Today, Roman letters are associated mainly with a monumental square capital, engraved in stone arches and columns. On a daily basis, however, the inhabitants of the empire – writings letters, poems or keeping trade correspondence – used less durable tools.
The texts were written on wax tablets, papyrus and parchment. While tabulae required only a stick that was used to scrap off the letters, parchment and papyrus demanded ink. The first mention of him comes from the comedy of Plaut – Mostellaria, where he ironically expresses admiration for attempts to whiten the ivory with ink. More about the ink is written by Pliny, thanks to which we know that soot from burned resin or tar mixed with arabic rubber was used to create this writing material.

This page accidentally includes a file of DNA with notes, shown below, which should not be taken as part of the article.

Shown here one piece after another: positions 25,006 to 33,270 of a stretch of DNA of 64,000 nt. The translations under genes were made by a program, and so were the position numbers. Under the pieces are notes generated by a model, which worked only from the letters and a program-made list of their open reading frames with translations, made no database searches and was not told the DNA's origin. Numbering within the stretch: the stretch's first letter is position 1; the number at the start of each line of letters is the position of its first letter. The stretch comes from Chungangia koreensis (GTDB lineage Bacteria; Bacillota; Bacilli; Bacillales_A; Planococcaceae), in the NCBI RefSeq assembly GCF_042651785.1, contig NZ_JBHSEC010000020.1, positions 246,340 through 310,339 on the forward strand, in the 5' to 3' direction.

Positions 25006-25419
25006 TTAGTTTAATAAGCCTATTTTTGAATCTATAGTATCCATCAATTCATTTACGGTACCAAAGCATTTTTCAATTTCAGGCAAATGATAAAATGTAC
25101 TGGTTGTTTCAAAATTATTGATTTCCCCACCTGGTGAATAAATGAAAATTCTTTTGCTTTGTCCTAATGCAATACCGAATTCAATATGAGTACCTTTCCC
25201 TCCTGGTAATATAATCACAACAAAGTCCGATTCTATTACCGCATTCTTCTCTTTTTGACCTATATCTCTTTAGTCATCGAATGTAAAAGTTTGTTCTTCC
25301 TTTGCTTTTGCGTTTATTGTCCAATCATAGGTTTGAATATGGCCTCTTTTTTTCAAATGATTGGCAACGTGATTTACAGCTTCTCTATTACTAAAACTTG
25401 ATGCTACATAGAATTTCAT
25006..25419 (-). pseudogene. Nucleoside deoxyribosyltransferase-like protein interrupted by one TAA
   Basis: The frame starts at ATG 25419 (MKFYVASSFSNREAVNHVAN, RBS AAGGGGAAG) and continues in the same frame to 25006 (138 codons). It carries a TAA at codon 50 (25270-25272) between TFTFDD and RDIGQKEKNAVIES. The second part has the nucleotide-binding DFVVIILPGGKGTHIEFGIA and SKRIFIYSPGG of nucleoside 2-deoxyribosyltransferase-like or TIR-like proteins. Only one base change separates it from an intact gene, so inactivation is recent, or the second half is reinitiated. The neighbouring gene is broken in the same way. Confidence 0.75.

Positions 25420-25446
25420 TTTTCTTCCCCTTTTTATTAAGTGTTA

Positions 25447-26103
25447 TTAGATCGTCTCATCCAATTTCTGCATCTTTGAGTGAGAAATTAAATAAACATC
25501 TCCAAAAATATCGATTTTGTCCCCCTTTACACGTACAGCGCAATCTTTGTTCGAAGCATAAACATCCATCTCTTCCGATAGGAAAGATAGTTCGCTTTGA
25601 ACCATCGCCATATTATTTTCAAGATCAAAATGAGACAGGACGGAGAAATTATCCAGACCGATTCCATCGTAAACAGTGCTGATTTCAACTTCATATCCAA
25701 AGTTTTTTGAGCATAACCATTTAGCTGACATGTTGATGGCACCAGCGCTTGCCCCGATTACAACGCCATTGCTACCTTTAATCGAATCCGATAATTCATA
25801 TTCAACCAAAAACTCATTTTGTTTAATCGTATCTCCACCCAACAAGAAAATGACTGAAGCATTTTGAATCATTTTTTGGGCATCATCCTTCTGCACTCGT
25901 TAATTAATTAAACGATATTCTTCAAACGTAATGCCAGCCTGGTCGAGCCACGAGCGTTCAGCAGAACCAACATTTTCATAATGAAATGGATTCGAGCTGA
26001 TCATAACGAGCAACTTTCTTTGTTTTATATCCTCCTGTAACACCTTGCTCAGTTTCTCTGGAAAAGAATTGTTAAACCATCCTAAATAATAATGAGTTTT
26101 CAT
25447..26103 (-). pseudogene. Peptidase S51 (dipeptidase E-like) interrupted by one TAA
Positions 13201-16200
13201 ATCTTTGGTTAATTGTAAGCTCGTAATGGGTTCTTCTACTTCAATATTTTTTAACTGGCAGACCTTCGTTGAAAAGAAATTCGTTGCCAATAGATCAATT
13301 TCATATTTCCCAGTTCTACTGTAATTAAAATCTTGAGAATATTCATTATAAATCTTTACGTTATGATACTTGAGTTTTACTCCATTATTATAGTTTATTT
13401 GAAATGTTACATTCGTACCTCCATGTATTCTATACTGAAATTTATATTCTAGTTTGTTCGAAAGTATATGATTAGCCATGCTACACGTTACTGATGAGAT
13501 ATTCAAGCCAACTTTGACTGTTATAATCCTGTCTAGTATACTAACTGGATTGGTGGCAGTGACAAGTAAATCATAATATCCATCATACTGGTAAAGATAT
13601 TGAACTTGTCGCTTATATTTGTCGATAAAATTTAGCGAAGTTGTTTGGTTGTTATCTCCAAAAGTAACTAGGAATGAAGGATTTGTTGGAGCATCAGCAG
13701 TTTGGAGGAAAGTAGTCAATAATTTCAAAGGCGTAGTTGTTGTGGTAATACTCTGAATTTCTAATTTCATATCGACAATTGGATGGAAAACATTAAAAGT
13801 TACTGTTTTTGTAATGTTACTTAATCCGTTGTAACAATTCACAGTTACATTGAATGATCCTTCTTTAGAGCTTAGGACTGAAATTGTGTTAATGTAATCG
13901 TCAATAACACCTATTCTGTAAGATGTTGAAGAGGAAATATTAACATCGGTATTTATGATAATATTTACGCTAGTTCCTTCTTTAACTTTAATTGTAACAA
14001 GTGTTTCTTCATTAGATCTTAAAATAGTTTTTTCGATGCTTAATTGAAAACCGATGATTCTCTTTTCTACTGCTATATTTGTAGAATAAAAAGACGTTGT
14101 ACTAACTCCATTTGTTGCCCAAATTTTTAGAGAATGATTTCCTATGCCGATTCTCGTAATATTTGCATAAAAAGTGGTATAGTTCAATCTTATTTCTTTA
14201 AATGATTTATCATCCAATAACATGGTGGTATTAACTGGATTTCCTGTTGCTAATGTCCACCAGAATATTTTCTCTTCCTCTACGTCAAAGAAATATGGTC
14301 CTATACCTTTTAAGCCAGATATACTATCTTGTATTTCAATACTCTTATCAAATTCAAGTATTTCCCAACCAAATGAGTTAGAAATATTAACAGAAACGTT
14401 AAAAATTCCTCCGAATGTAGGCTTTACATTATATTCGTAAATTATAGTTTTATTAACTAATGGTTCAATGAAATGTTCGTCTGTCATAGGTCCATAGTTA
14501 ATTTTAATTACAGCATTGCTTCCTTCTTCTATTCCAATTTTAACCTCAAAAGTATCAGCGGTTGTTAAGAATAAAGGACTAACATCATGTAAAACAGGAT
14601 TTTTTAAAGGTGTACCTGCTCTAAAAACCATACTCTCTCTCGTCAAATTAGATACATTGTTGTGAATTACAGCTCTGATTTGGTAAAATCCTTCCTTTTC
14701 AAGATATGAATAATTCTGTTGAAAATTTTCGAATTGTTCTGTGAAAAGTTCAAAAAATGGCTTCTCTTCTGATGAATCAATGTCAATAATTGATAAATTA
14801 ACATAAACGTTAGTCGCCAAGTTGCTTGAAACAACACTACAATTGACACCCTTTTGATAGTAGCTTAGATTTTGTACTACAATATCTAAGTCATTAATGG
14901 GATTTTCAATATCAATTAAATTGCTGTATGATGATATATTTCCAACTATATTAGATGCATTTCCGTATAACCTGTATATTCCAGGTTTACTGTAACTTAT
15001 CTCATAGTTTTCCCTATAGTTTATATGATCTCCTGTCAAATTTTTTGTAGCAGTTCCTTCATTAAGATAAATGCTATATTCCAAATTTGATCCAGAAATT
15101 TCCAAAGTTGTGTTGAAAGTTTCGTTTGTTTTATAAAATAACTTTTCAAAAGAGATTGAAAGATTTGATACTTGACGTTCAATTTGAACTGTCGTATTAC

In order to obtain soot, special furnaces were built to stop the smoke. He also claims that some types of ink were made from cooked and imprinted wine mists. In order to protect manuscripts against attacks by hungry mice, the scientist advised to add an infusion of wormwood to the ink.
A.P.Montague, Writing materials and books among the ancient Romans, "American anthropologist" vol. III.
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